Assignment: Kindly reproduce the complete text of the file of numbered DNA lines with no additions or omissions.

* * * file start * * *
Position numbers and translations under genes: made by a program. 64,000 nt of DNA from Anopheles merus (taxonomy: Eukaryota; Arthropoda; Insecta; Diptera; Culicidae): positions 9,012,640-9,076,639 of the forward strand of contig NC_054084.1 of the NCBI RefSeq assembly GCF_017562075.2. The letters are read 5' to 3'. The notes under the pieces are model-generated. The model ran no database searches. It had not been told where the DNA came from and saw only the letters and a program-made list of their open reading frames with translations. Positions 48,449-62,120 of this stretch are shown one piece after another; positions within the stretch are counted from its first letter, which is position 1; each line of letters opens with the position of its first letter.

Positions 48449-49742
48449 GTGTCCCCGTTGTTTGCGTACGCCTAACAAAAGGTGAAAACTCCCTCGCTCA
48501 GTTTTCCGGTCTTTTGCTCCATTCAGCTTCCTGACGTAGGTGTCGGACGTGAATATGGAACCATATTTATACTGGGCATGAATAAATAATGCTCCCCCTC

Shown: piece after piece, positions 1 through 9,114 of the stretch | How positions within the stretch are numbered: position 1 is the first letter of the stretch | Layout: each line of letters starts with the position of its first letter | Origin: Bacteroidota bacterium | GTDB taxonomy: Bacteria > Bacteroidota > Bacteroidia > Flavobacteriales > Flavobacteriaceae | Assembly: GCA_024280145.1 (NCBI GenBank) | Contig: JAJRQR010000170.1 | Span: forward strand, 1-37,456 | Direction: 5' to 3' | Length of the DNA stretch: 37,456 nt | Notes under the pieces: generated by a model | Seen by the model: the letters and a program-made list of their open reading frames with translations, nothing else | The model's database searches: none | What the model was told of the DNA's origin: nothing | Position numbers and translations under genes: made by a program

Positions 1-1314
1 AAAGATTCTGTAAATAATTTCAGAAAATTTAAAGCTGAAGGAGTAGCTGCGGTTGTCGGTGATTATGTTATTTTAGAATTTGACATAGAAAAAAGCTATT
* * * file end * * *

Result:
Position numbers and translations under genes: made by a program. 64,000 nt of DNA from Anopheles merus (taxonomy: Eukaryota; Arthropoda; Insecta; Diptera; Culicidae): positions 9,012,640-9,076,639 of the forward strand of contig NC_054084.1 of the NCBI RefSeq assembly GCF_017562075.2. The letters are read 5' to 3'. The notes under the pieces are model-generated. The model ran no database searches. It had not been told where the DNA came from and saw only the letters and a program-made list of their open reading frames with translations. Positions 48,449-62,120 of this stretch are shown one piece after another; positions within the stretch are counted from its first letter, which is position 1; each line of letters opens with the position of its first letter.

Positions 48449-49742
48449 GTGTCCCCGTTGTTTGCGTACGCCTAACAAAAGGTGAAAACTCCCTCGCTCA
48501 GTTTTCCGGTCTTTTGCTCCATTCAGCTTCCTGACGTAGGTGTCGGACGTGAATATGGAACCATATTTATACTGGGCATGAATAAATAATGCTCCCCCTC

Shown: piece after piece, positions 1 through 9,114 of the stretch | How positions within the stretch are numbered: position 1 is the first letter of the stretch | Layout: each line of letters starts with the position of its first letter | Origin: Bacteroidota bacterium | GTDB taxonomy: Bacteria > Bacteroidota > Bacteroidia > Flavobacteriales > Flavobacteriaceae | Assembly: GCA_024280145.1 (NCBI GenBank) | Contig: JAJRQR010000170.1 | Span: forward strand, 1-37,456 | Direction: 5' to 3' | Length of the DNA stretch: 37,456 nt | Notes under the pieces: generated by a model | Seen by the model: the letters and a program-made list of their open reading frames with translations, nothing else | The model's database searches: none | What the model was told of the DNA's origin: nothing | Position numbers and translations under genes: made by a program

Positions 1-1314
1 AAAGATTCTGTAAATAATTTCAGAAAATTTAAAGCTGAAGGAGTAGCTGCGGTTGTCGGTGATTATGTTATTTTAGAATTTGACATAGAAAAAAGCTATT